Eyes of deVore
One of my favorite photographs of a road is by Nicholas deVore III. Nicholas was one of those rare people of approximately my age or older who grew up in Aspen, Colorado, instead of immigrating there. That’s where I met him, when I was researching my book Whiteout. Nicholas was extraordinarily smart, creative, funny, libidinous, and alarming. President of his class at Aspen High, he spent many years as a photographer for National Geographic, Fortune, Life, and Geo.
He brought his wife and their son and daughter along in a red van on one Geographic assignment through New England. They stopped in at my mother-in-law’s antique-filled country house in New Hampshire, where his toddler son, Nicky, promptly started swinging a very old toy elephant in the air by its tail. The tail soon separated from the elephant, spewing ancient sawdust around the room. Instead of being embarrassed (I never saw him embarrassed), Nicholas laughed and laughed. “Son,” he tried to say with a grave tone, “how many times have I told you? Never swing an elephant by its tail.” Moments later, he complimented Margot, then my girlfriend, now my wife, on her “nice, round bottom.”
Nicholas and I traveled together on a couple of memorable assignments. One was a journey from Toronto to Hawaii to Australia aboard a 747 cargo jet full of thoroughbred racehorses. Here we are in the cockpit:
And here I am talking to a wrangler with her charges:
We were also roommates on a trip to southern India. The occasion was a press tour organized by a company that hoped to promote mountain biking adventure tours; we rode from Mangalore to Bangalore with other writers and photographers. Nicholas liked to keep the bathtub full (so our room would stay humid) and the toilet seat down (I don’t know why). In the evenings he donned cowboy hat and boots; one night in the hotel, after a dinner with a lot to drink, he removed a pointy-toed boot and hurled it at me across the room. It missed my head by about six inches, the closest I came to injury in India. We both thought it was funny, and I’m not sure I can explain that, either.
Riding bikes one morning in Karnataka state, we had to dodge not only all the people who used the road for walking but also giant, Tarzan-style vines dangling over the shoulder from towering trees that lined the road. I was close behind Nicholas when the nearness of one vine became, apparently, irresistible: I saw him stand up on his pedals, grab the vine with both hands, and then hold on tight as he committed to this spectacular whim, his bicycle clattering away into the weeds at road’s edge. All human traffic stopped and a hundred eyes were on him as Nicholas’ momentum carried him on a great arc across the shoulder and then back across the road, and back and forth, until he dropped off and landed on his butt, delighted.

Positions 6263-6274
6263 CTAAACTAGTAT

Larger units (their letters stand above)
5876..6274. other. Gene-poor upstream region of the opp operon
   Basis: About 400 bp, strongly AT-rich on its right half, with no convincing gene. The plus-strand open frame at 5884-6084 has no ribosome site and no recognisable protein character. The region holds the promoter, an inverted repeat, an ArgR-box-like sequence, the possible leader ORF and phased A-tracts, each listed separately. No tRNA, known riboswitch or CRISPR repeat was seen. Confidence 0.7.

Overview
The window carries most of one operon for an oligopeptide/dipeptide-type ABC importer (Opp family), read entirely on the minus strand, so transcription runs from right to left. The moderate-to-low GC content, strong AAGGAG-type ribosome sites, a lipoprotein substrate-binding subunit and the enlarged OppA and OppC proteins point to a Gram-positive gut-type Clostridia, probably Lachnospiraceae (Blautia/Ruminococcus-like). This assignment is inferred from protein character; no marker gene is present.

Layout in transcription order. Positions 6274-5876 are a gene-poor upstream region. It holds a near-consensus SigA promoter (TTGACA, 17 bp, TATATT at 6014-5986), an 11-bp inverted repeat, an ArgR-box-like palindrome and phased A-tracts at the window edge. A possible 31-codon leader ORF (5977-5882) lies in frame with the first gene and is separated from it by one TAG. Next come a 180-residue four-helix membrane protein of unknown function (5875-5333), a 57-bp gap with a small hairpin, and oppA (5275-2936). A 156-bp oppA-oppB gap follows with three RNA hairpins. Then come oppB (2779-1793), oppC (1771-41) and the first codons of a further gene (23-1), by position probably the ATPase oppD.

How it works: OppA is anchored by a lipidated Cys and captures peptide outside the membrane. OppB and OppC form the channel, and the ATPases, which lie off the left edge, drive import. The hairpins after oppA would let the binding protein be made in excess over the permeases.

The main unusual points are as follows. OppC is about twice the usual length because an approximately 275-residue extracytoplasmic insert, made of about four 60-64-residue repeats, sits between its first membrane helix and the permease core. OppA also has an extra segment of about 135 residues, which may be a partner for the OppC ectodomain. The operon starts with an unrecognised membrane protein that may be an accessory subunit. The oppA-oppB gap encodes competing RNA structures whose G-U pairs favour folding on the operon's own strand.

(According to this article on Wikipedia, “In 1972 DeVore caught the attention of Robert Gilka, the legendary photo director of National Geographic, with an amateur portfolio shot in the Galápagos Islands. Nicholas leapt from an Aspen chair lift to retrieve the editor’s dropped camera, and landed a career start as the Geographic’s youngest contributor.”)
(As I understand it, the magazine began using him less following an incident in which he shot a pistol through the ceiling at a fancy party that he was photographing while on assignment.)
I have never met anyone like Nicholas. His presence was quite kinetic, and so maybe it’s not surprising that he seemed to understand intuitively that roads, though they sit still, are about motion. You can see how he captured that in this favorite photo of mine, below. I’m afraid there won’t be more: Nicholas shot and killed himself in Jerome, Arizona, in 2003. There’s a rumor that someone is writing his biography. I hope they finish soon. I’d like to read it.